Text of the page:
Incorporating GHG Emissions in the Planning Process
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The public should be actively involved throughout the process - the public and other stakeholders have important roles in helping to achieve reducing GHG emissions from transportation. Involving the public up front and gaining their acceptance of the benefits of programs to mitigate climate change can provide continued support for policies and programs to address GHGs.
Although Federal regulations do not require analyzing GHG emissions as part of statewide or metropolitan transportation planning, many actions to address GHG emissions can be initiated at the state and regional level. GHG consideration can be incorporated into the transportation planning process. Transportation planners have many factors to consider when developing plans. Discussion of climate change is becoming more common in transportation planning documents. Many State DOTs and MPOs are recognizing the role that transportation policies and investments play in contributing to the emissions of GHGs and conversely, the potential impact of climate change on transportation systems. Some long-range transportation plans (LRTPs) in particular are highlighting climate change among a new generation of environmental and sustainability issues that shape transportation planning objectives.
Potential Points for Addressing GHG Emissions in the Planning Process
Source: Adapted from: FHWA, "Integrating Climate Change into the Transportation Planning Process," July 2008.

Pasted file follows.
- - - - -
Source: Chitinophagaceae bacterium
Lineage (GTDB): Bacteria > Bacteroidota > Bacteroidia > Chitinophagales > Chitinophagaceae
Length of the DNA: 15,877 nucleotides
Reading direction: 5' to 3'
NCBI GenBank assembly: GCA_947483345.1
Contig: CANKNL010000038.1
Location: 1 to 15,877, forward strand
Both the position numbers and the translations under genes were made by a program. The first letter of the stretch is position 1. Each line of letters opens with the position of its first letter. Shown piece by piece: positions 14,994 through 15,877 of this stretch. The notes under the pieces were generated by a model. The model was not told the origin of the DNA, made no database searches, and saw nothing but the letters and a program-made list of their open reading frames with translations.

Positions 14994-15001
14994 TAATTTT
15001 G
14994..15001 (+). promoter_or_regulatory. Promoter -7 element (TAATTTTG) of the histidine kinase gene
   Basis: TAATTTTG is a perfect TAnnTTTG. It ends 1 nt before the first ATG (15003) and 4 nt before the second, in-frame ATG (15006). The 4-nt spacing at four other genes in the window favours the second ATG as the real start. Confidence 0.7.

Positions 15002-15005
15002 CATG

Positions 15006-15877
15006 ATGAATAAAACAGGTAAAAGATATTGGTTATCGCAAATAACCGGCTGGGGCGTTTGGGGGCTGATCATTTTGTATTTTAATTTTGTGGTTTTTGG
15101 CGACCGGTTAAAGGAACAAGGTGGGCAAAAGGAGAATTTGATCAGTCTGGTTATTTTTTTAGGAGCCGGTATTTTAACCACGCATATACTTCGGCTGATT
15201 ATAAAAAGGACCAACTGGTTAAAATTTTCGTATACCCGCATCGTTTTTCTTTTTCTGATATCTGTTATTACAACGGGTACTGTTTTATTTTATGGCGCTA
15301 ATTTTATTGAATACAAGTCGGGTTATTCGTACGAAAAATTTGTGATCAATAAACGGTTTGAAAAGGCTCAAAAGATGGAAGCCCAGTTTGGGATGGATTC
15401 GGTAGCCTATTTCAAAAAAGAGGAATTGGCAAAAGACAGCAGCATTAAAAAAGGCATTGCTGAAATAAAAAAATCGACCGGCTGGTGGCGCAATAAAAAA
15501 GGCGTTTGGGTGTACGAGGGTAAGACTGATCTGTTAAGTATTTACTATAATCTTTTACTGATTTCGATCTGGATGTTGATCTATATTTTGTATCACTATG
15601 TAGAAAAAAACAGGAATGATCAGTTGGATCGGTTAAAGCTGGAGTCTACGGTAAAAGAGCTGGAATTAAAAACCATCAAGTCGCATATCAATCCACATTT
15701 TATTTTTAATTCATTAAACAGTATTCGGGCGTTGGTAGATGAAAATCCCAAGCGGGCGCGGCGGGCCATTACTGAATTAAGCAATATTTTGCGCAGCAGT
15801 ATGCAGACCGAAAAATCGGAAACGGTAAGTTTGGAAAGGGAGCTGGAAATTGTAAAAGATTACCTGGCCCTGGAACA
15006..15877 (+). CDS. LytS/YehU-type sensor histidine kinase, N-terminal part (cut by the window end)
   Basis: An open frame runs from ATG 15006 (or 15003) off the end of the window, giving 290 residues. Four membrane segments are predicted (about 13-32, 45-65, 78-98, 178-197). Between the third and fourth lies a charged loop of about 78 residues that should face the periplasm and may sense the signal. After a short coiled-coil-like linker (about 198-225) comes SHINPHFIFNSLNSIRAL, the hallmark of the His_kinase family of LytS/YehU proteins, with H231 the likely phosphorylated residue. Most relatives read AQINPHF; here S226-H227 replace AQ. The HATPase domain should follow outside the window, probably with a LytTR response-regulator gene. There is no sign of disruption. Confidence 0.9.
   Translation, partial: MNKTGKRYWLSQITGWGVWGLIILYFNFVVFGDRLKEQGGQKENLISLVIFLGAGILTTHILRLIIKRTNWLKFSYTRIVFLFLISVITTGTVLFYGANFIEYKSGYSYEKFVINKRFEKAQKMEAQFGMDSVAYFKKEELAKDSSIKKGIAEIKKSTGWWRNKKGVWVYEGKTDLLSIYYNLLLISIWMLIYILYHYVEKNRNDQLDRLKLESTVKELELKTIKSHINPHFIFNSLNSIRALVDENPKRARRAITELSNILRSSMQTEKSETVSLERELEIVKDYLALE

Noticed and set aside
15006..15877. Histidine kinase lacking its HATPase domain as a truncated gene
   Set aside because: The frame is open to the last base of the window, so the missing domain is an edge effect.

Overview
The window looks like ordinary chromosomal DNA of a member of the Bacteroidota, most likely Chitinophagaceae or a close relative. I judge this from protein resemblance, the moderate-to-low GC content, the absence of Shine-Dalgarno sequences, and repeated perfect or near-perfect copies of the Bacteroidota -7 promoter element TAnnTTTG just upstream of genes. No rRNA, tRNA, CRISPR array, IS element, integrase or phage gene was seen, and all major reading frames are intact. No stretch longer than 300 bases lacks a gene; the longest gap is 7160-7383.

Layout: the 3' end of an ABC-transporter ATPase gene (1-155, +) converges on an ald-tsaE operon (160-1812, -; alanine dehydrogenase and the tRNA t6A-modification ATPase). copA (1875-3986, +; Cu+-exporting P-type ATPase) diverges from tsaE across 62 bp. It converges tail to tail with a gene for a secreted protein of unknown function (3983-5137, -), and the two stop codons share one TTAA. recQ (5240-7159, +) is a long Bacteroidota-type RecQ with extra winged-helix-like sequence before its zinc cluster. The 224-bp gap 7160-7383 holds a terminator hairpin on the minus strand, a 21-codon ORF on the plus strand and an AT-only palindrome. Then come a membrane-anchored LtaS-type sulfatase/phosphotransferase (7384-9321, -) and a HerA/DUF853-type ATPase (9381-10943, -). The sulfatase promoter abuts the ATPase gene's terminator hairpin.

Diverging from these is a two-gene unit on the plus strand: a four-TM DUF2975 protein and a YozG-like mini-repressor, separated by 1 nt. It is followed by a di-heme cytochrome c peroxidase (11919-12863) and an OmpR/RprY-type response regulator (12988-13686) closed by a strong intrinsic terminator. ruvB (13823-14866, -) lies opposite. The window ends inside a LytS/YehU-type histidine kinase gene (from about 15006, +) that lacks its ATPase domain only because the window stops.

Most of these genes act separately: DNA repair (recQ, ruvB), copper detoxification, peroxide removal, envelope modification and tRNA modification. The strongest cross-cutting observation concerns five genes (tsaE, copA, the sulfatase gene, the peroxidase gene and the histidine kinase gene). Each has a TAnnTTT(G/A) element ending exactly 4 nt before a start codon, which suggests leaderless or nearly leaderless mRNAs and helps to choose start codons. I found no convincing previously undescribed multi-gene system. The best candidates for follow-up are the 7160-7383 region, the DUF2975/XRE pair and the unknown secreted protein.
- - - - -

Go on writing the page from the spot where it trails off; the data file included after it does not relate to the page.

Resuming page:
- Stakeholder identification and outreach. Transportation agencies can actively engage with state and local environmental agencies and other organizations involved in climate action planning.
- Establish a vision, goals, and objectives. State DOTs and MPOs can include GHG reduction as part of their vision for outcomes of the transportation system, as well as within goals or objectives in long-range plans.
- Define performance measures and data availability and needs. Within a performance-based planning process, a GHG performance measure may be selected to support goals related to environmental sustainability.
- Develop a baseline. Within the transportation planning process, a baseline inventory may be developed focusing on on-road sources.
- Develop alternative plan scenarios. Utilizing the GHG baseline, as well as any targets that are set, agencies identify alternative strategies or approaches for achieving objectives that will be incorporated in the long range transportation plan.
- Evaluate alternatives, select preferred alternative, and develop the LRTP and transportation improvement program (TIP). Agencies analyze alternative scenarios using the established goals, performance measures, and targets, to understand implications and select the alternative that best addresses system performance objectives and community goals. GHG emissions effects can be considered along with a wide range of other performance measures in order to assess tradeoffs, develop priorities for investments, and prioritize related policies and strategies.
- Monitor and evaluate effectiveness (feedback). Monitoring system performance over time and evaluating the effectiveness of implemented strategies across the various performance metrics, including ongoing analysis of the levels of GHG emissions, provides an important feedback that helps to inform the next cycle of transportation planning.